The enemy of hope as virtue is presumption. This may find itself in too great a confidence, too much assurance, that at any moment what is hoped for is coming to fruition or fulfillment and completion in that very moment. Thus, it is destructive of hope to use hope as part of a political campaign, as Obama’s campaign did.  This is so, largely because, what we hoped for in Barack Obama wasn’t going to be completely fulfilled by Obama’s administration. Rather a virtuous hopefulness in a political party, or a factional politics, or a politician is in their being able to bring us closer to that which we hope, not for their ability to deliver that for which we hope.  What was hopeful about Obama and his campaign and subsequent presidency was only hopeful to the degree that hope was what propelled Obama, not in his or his administration’s ability to fulfill and deliver that for which we hope.  Thus, to the degree that Obama was hopeful with us and not the object of our hope, then we have a truly hopeful politics, but the moment we hoped in Obama or his administration, we ceased to have hope in a way that is virtue and discipline and which could lead us toward a goal greater than ourselves.

Hope as virtue and discipline needs the humility to admit that in time there is always a remainder of what is hoped for in any movement towards what we hope. For hope as virtue and discipline there needs to be the simultaneous magnanimity of claiming to be able to achieve what is hoped for with a sense that the fullness of what is hoped for can’t be found in any one moment.

What sort of things might we say we hope for in this manner? What is it that we can both be audacious about and about which we can be humble?

Hoping in God and of the God revealed in Jesus Christ.

The God revealed to us in the Hebrew Prophets and the divine human Jew Jesus of Nazareth, is a god who is about justice and who defines for us justice as the concern for and right treatment of those who are marginalized, most vulnerable and who are outcasts. Captives, prisoners, widows, orphans, those who can’t easily and financially hold on to property and means of production to provide for their daily lives, food, shelter and clothing.  In the letter from the Apostle James, we are told that true religion is one that has solidarity with the poor and the vulnerable.

Thus, hope for this sort of justice cannot reside simply in some future wished for utopia, that may or may not be achieved, nor something that may or may not be realistic and realizable rather this hope is bound up in the very fabric of the universe and in the source of all that is.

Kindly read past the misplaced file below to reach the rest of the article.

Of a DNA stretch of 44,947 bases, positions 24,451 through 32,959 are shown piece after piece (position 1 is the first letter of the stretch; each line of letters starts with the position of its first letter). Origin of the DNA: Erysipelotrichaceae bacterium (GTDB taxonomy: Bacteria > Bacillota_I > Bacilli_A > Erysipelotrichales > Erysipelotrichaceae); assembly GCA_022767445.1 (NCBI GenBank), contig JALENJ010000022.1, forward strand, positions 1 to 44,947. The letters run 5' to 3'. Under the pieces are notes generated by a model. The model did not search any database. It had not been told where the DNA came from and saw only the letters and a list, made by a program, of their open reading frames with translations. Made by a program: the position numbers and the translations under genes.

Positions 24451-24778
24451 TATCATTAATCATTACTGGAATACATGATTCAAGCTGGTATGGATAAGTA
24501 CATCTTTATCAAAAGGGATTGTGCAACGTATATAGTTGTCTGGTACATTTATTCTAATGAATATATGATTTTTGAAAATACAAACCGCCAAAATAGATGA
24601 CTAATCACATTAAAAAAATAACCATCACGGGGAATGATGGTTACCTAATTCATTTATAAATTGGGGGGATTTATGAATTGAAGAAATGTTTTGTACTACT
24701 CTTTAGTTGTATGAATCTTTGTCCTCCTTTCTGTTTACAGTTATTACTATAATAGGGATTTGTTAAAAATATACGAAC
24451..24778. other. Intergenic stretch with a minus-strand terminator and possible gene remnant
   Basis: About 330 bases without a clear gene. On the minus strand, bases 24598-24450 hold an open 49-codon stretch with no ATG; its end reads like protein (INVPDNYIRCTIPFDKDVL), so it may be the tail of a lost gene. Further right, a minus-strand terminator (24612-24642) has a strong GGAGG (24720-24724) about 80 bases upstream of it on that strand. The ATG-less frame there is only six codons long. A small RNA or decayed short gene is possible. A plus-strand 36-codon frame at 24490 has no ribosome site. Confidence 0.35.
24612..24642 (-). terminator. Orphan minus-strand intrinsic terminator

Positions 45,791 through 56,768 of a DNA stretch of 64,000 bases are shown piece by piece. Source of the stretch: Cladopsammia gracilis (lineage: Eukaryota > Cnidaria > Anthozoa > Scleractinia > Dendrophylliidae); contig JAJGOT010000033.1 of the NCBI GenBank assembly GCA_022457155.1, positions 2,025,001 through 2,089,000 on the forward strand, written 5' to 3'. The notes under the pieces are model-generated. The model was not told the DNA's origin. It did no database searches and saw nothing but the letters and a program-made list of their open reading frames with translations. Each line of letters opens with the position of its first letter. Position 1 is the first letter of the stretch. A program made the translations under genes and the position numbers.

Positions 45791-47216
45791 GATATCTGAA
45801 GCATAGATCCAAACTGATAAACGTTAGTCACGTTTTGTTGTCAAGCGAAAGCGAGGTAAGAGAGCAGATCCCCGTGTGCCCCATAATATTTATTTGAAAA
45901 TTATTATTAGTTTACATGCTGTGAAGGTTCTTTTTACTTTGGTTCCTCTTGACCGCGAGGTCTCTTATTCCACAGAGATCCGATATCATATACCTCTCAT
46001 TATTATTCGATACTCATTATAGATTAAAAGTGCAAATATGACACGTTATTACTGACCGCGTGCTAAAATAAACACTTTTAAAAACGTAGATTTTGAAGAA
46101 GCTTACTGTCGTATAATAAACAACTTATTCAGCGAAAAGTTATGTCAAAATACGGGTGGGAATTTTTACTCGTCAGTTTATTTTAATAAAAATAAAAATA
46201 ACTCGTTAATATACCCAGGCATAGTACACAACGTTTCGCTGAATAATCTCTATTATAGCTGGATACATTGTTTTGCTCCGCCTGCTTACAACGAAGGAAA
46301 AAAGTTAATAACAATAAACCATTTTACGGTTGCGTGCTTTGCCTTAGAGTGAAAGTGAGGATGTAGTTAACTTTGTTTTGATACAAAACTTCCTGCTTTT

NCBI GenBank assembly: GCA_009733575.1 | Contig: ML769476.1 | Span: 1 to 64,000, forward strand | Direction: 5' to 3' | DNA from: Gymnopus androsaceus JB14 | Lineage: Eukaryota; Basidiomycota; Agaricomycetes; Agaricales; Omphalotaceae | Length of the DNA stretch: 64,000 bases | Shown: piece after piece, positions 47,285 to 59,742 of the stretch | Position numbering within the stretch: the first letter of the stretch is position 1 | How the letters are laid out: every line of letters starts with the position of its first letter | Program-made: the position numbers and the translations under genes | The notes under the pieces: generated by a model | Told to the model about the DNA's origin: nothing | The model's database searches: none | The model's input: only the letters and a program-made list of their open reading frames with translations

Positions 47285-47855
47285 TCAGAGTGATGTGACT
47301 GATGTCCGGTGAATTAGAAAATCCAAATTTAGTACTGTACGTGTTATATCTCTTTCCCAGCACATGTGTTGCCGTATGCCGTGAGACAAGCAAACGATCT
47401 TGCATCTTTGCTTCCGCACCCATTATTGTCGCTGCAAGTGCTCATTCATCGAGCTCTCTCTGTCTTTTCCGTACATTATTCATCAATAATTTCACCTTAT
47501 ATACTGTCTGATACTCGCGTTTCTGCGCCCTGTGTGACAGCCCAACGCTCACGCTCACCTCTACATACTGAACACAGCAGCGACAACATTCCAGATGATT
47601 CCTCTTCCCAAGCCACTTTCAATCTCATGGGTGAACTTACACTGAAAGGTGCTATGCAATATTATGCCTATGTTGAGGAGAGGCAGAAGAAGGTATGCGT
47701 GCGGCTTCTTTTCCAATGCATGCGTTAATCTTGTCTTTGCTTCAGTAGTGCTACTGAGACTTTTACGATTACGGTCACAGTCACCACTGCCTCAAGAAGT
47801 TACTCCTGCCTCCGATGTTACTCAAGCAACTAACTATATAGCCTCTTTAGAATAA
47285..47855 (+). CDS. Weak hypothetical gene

When Martin Luther King Jr. affirms the aphorism “The arc of the moral universe is long, but it bends toward justice.”, he isn’t affirming some generic hope, but making a faith statement about the one has aimed the bow and the arrow is on target.  This is faith in the God who is revealed to us in the Hebrew prophets and in Jesus of Nazareth. That is Martin Luther King Jr. isn’t in that moment talking as a politician of a political party nor as a patriot of a certain nation state, but as a member of the people of God, Israel, the Church. He is speaking as a preacher and a prophet.

The above aphorism. isn’t a hope in humanity’s ability to progress based in humanity alone, but is a hope in God’s work in history.

Hope, then in its activist form, is seeking to act in accordance with this goal. This is what makes hope a discipline.  The virtue of living in conformity with the long arc of the universe bent towards justice, is to live in a certain way. Hoping in this manner is especially a discipline when a present moment seems at odds with what is hoped for. As a Rabbi friend says “it is to act as if”.

The difficulty and the virtue of hope is that some aspects of the current moment will appear to be an argument against having hope.  If hope is merely wishful thinking, if we can’t say truthfully that in some sense justice, wholeness, true life isn’t the goal isn’t the direction of things, then no living as if will counter what immediately appears.

Hope that is a virtue and can be a discipline is to have hope in something that is true beyond a certain instance. It is to hope in something that is true about our deepest selves and the entire universe and of human being.  Different philosophies and Spiritualties may give different reasons for it being there or exactly how to describe it but it must be an affirmation that our goal forms us into our truest selves.  Simultaneously it must also affirm that this goal is beyond any one of us or any moment. The fulfillment of this hope is beyond us but partly realized in us in moments even if not yet landing its mark in time.

This is the prologue to Unbounded Love as Resistance (Part 1)

Works consulted in writing this essay:

King, Martin Luther, Jr.  Sermon at Temple Israel of Hollywood , February 25,1965 http://www.americanrhetoric.com/speeches/mlktempleisraelhollywood.htm . Last accessed 11/25/

Pieper, Josef, Faith Hope Love, Ignatius Press, San Francisco, 1997, pp 87-138

Words of Comfort and Call to Repentance #StayWokeAdvent

There was no manuscript for my sermon at the Oratory on Sunday December 7th, what follows is my own continuing reflection on a sermon for the Second Sunday of Advent. Edited 12/15/2014 for clarity and grammar

Scriptures for the Second Sunday of Advent were Isaiah, 2 Peter and the Gospel of Mark.  These Scriptures include words of comfort (from Isaiah) a call to wait patiently for the end(2 Peter), and a call to repentance (Mark).

What I asked us to sit with and I am still sitting with is hearing words of comfort together with call repentance in light of the anguish that so many feel and have long felt.

We though can rush too quickly to take on or apply these Scriptures to our context.  There are resonances surely but not necessarily an easy fit.